Nutrition Articles

Healthy Cookware and Bakeware

What You Need to Know about Teflon, Aluminum and More

My late maternal grandmother was the kind of grandmother who set the bar. She could whip up an outfit for me on her sewing machine in less than a day. Her cookie jar was always stocked with homemade chocolate chip cookies. And of course, her grammar was superb.

She did have one habit though that annoyed me to no end. If ever I expressed a liking for something she owned, like a vase, a bowl, or a piece of furniture, she grab a blank sticker, write my name on it, and stick it to the item. “There,” she’d say, “now you can be sure you’ll get it after I die.” The last thing I wanted to think about was her not being around anymore. A few years ago that’s what happened though, and I wound up with a Griswold skillet and Dutch oven—my grandma's cast-iron cookware that I later learned were highly sought-after collectibles. But there’s no way I’d ever sell these family heirlooms, because besides being sentimental, they’re also one of the healthiest types of cookware available.

If you’re searching for the perfect cookware, or worried about the health hazards you've heard about aluminum or Teflon, check out this list of pros, cons and real facts about the many types of cookware on the market.
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About The Author

Liza Barnes Liza Barnes
Liza has two bachelor's degrees: one in health promotion and education and a second in nursing. A registered nurse and mother, regular exercise and cooking are top priorities for her. See all of Liza's articles.

Member Comments

    How does one track cooking in a cast iron pan in the food tracker? - 11/26/2015 10:10:32 PM
    What about ceramic pans? I recently bought some and love them. Are they safe? - 11/12/2015 7:23:48 PM
    I use enamel coated iron cookware. Received first piece over 40 years ago (and I am still using it) and bought other pieces over the years as I could afford it. It is by far the best irrespective of your cooking surface. I have no children but expect to hand it down to the niece of a very good friend as this cookware will always be desirable because of its' method of cooking and deserves to become an heirloom. - 8/8/2015 10:28:32 PM
  • As someone mentioned below, I'm a huge fan of stoneware for baking. Roasting vegetables, potatoes, sweet potatoes will never be the same!

    I also have to point out that the Teflon pan pictured in the article is actually anodized aluminum... I have that pan. (I hate it, but that's beside the point.)

    I'm a fan of stainless cookware, except for some very specific pieces (i.e., grill pan, griddle, stir fry pan). - 7/27/2015 10:37:48 AM
    Great article, i've always believed in baking with parchment, but not all parchments are alike, i found genuine vegetable parchment by chef le bon they are the best - 7/1/2015 7:09:01 PM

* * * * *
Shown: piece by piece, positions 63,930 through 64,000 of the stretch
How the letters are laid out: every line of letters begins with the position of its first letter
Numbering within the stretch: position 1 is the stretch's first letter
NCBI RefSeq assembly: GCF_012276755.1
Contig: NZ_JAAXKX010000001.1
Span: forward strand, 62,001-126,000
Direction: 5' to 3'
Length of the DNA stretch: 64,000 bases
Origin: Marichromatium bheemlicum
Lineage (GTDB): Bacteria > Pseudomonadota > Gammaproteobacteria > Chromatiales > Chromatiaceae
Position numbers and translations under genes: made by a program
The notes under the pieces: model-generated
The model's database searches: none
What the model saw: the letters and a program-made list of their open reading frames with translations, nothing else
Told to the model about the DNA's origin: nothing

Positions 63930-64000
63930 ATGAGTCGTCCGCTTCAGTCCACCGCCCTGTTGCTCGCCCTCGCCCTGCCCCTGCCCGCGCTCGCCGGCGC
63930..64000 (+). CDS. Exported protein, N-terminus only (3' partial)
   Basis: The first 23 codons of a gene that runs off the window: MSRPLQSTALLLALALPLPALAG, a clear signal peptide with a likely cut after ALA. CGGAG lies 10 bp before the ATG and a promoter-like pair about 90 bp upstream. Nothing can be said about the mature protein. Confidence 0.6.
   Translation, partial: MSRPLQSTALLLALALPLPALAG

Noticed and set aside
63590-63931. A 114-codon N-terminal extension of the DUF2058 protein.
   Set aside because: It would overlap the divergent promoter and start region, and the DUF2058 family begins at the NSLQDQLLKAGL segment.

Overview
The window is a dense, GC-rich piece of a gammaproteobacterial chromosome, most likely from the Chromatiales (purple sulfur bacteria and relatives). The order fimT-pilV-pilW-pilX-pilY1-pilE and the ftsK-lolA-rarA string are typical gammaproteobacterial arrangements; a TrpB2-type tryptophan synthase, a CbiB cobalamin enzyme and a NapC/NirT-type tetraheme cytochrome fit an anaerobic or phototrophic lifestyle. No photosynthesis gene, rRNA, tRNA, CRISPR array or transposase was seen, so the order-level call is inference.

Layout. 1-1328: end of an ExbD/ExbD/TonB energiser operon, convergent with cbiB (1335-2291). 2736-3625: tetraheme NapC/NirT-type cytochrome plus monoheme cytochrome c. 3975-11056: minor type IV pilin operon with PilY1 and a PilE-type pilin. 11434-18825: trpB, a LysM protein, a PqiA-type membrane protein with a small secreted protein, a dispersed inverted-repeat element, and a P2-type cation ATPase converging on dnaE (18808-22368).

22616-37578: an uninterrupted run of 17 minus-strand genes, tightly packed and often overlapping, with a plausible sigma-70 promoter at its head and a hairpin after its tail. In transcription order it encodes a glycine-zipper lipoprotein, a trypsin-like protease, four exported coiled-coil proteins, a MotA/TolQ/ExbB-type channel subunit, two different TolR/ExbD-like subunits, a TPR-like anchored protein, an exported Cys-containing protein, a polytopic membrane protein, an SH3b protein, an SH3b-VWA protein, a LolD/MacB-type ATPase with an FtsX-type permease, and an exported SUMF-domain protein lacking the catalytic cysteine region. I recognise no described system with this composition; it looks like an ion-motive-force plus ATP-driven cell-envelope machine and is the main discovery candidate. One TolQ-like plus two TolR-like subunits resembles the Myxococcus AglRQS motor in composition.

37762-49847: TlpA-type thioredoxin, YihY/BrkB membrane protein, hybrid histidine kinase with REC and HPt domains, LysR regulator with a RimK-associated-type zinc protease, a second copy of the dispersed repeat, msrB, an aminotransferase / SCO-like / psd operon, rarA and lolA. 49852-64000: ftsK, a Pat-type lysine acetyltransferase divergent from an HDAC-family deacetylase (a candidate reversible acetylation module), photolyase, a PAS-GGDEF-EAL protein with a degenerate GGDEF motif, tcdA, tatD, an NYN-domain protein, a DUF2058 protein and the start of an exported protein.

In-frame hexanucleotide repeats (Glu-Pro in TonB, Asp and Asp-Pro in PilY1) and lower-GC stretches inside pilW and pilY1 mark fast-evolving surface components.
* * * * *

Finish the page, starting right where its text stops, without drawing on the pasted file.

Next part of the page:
• My paternal grandmother did the same thing re: having us put our name on things we wanted to inherit after she was gone. At the time, I didn't like to think of her someday beign gone, but it did make the dispersing of her estate much easier since everyone already knew who was getting what. - 12/12/2014 3:55:20 PM
    I am a fan of cast iron, as well. Cast iron pans last forever, and it gives the food such a lovely crispyness. However, they are heavy for cooking! I have found that stone frying pans that is lighter and doesn't require oil for cooking. Try out Ozeri Stone Earth Pan or Swiss Diamond. There is another post on how to choose the healthiest and safest cookware at : http://www.stonef
    ookware/ - 12/7/2014 8:13:31 AM
    Aluminum element has an effect to make us get a slower reaction and we should really not take in too much aluminum element. There is another post about how to choose the safest cookware at : http://bestcookwa
    -cookware-set-guide/ - 8/6/2014 8:41:01 PM
    Well, I have also see a post says that we would get a slow reaction if we use the aluminum cookware too much at https://doquwucu.
    Is that true? - 7/1/2014 7:57:42 PM
    I just like cast iron cookware and I think Stansport Cast Iron 6 Piece Cookware Set is good. See:bestcookwares
    - 5/15/2014 11:34:43 AM
  • I bought a "ceramic" waffle iron and it smells like plastic just like Silverstone and Teflon did. I suspect real ceramic cooking materials are quite expensive.

    I like glass and stainless steel. I can't use cast iron because of my smoothtop stove. I never thought about it until after we purchased it. Our stainless steel set was a wedding gift 35 years ago. It still looks great but I didn't know you shouldn't use SOS pads on it! EEK! - 3/25/2014 9:40:57 AM
    i have a cast iron griddle and I love it. It's the next best thing to not frying your food...hubby loves when I cook with it. - 3/25/2014 9:05:28 AM
  • I am a cast iron cookware junkie, I own 29 different pieces of cast iron cookware. I also use copper bottom and aluminum bottomed stainless steel cookware. I am another who prefers stoneware for all in the oven dishes when possible, the alternative is cast iron for oven cooking. - 2/13/2014 1:46:13 PM
  • LINMAR2004
    Is cast iron practical on a smooth top stove? ty - 1/21/2014 6:18:33 AM
  • OK article but I do NOT believe that chromium or nickle can leach out of stainless. It is ALLOYED with the steel. - 7/31/2013 9:09:03 PM

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